Saturday, May 16, 2009

pushing the limit on DNA Origami : Nanoscale capped-box of DNA

Foreword :

A recent paper (May, 2009) in Nature talks about the most recent addition to the art and science of DNA-Origami.


Introduction to the work:

A multidisciplinary team of 15 researchers have created a DNA 'strong-box' adorned with a lid. This is the newest addition to the spectacular 'art-science' of "DNA origami" - in which oligonucleotides (short strands of nucleic acid) are used to fold longer strands of DNA into complex structures.

The allure to make 3-D DNA nanostructures had been there for quite some time, and the paper successfully attempts just that.

Methodology :

Initially the researchers wrote a computer program that would determine the genetic sequences needed to make their nanoscale 3-D box. The program begins with a digital model of a very long strand of DNA. Then, in accordance with the desired shape, it selects some 250 oligonucleotides that will attach to the DNA and aid its assembly into the desired form.

The team could also make compatible locks to their strong-boxes. A short sequence attached to one side of the box would cause it to unstitch and open in the presence of another short DNA 'key' sequence.

Promising applications :

These could be potentially used as 'cages' to deliver drugs or act as nano-biosensors.

Reference citations :

1. Andersen, E. S. et al. Nature 459, 73–76 (2009).

2. Douglas, S.M., Chou, J. J. & Shih, W. M. Proc. Natl Acad. Sci. USA 104, 6644–6648 (2007).

3. Rothemund, P. W. K. Nature 440, 297–302 (2006).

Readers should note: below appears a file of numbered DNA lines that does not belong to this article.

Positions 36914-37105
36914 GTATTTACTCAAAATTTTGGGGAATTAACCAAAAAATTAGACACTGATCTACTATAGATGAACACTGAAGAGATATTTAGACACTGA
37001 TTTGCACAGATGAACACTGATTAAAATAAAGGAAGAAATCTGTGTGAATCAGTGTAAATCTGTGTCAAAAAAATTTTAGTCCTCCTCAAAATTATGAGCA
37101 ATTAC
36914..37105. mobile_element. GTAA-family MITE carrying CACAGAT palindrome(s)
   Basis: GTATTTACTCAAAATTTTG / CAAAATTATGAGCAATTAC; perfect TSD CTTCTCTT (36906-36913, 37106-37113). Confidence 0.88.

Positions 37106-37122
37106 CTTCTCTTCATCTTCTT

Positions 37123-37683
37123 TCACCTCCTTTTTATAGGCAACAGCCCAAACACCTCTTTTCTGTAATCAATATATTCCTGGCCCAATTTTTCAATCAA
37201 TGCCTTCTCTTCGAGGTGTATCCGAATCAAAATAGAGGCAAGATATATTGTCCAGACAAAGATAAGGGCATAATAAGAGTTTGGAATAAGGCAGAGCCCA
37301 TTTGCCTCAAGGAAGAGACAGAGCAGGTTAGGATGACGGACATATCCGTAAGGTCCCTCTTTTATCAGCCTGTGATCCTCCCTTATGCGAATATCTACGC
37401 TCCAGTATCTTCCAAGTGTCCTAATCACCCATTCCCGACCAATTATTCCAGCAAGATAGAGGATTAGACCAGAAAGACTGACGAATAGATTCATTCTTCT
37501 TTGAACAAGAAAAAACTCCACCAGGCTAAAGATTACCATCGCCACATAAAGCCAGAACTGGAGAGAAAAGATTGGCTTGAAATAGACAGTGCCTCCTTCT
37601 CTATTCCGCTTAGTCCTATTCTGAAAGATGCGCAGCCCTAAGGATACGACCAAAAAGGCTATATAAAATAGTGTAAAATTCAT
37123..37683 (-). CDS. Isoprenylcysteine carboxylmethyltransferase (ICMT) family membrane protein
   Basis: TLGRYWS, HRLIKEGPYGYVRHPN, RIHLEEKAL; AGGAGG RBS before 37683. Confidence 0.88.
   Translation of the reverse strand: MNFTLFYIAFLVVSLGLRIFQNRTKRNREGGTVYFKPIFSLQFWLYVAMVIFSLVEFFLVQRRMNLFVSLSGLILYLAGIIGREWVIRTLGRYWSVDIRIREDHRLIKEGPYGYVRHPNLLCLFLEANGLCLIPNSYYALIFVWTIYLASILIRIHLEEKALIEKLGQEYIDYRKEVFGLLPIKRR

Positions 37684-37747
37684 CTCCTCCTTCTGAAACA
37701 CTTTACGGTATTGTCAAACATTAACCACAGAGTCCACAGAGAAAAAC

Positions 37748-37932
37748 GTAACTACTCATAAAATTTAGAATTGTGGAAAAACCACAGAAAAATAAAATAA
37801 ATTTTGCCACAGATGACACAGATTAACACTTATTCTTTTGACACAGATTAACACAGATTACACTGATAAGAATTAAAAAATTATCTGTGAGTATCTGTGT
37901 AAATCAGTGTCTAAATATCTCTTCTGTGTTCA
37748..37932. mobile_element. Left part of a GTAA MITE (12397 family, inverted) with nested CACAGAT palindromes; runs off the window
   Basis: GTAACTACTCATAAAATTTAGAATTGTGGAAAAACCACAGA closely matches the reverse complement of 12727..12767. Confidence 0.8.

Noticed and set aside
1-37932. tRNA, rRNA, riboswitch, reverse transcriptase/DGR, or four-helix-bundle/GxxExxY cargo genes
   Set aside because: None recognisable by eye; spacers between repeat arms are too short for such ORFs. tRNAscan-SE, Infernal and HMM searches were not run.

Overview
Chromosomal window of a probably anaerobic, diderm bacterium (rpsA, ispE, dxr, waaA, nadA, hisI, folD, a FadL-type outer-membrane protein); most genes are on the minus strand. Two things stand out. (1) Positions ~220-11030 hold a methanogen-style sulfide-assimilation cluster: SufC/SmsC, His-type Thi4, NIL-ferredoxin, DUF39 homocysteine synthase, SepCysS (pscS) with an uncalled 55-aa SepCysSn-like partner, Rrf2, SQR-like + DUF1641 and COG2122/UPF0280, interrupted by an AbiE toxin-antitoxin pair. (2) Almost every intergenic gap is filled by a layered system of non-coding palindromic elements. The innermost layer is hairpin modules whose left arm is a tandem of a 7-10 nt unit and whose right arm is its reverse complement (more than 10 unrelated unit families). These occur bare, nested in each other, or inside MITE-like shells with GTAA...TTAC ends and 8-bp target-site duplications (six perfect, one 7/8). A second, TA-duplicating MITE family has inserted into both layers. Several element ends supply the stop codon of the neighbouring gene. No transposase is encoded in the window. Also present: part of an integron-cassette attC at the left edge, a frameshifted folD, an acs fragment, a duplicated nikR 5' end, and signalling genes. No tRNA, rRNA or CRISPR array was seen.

Thursday, May 14, 2009

"Selfish-Sperm" : Perfect Nemesis of Embryo Development.

.....Got hold of few papers that talk about Sperms which accumulate mutations as men age. Such mutations accumulate over time and offer a survival advantage to the sperm (hence, 'Selfish-Sperm'), but ultimately harm the offspring.

Most studies focus on the female germ line (oocytes), and very few studies have been able to examine directly mutations affecting the male germ line. Using techniques developed over the last seven years, Dr.Wilkie has attempted to answer just that.


Reference / Source citations :

Science 1 August 2003:
Vol. 301. no. 5633, pp. 643 - 646
Evidence for Selective Advantage of Pathogenic FGFR2 Mutations in the Male Germ Line
Anne Goriely, Gilean A. T. McVean, Maria Röjmyr, Björn Ingemarsson, Andrew O. M. Wilkie*

Science 2003 301: 606–7
There's something curious about paternal-age effects.
Crow JF.


The listed paper and several reports thereon point out that sperms accumulate mutations over time in several genes, but in some of them, notably, RET, FGFR2 and FGFR3, the rate at which errors are picked up is many times the normal rate of mutation in sperm.

The mutation in FGFR-2, on which the study focusses, causes several severe genetic disorders, including Apert-syndrome, which causes premature fusion of the skull bones and webbing of the fingers and toes. It occurs in around one in every 70,000 live births.

Sayf Dr. Wilkie "In around 80 cases of Apert syndrome and two related disorders, without exception the faulty gene has come from the healthy father."

On the basis of the data, the researchers conclude that the genetic mutation leading to Apert syndrome occurs rarely, but offers cells carrying it some growth advantage. One speculation is that the mutation affects the cell division cycle of the stem cells that give rise to sperm. Instead of producing equal numbers of sperms and stem cells to produce future sperm, they produce excess stem cells. These mutant cells, generating mutant sperm, gradually increase in number relative to its non-mutated, wild-type counterparts.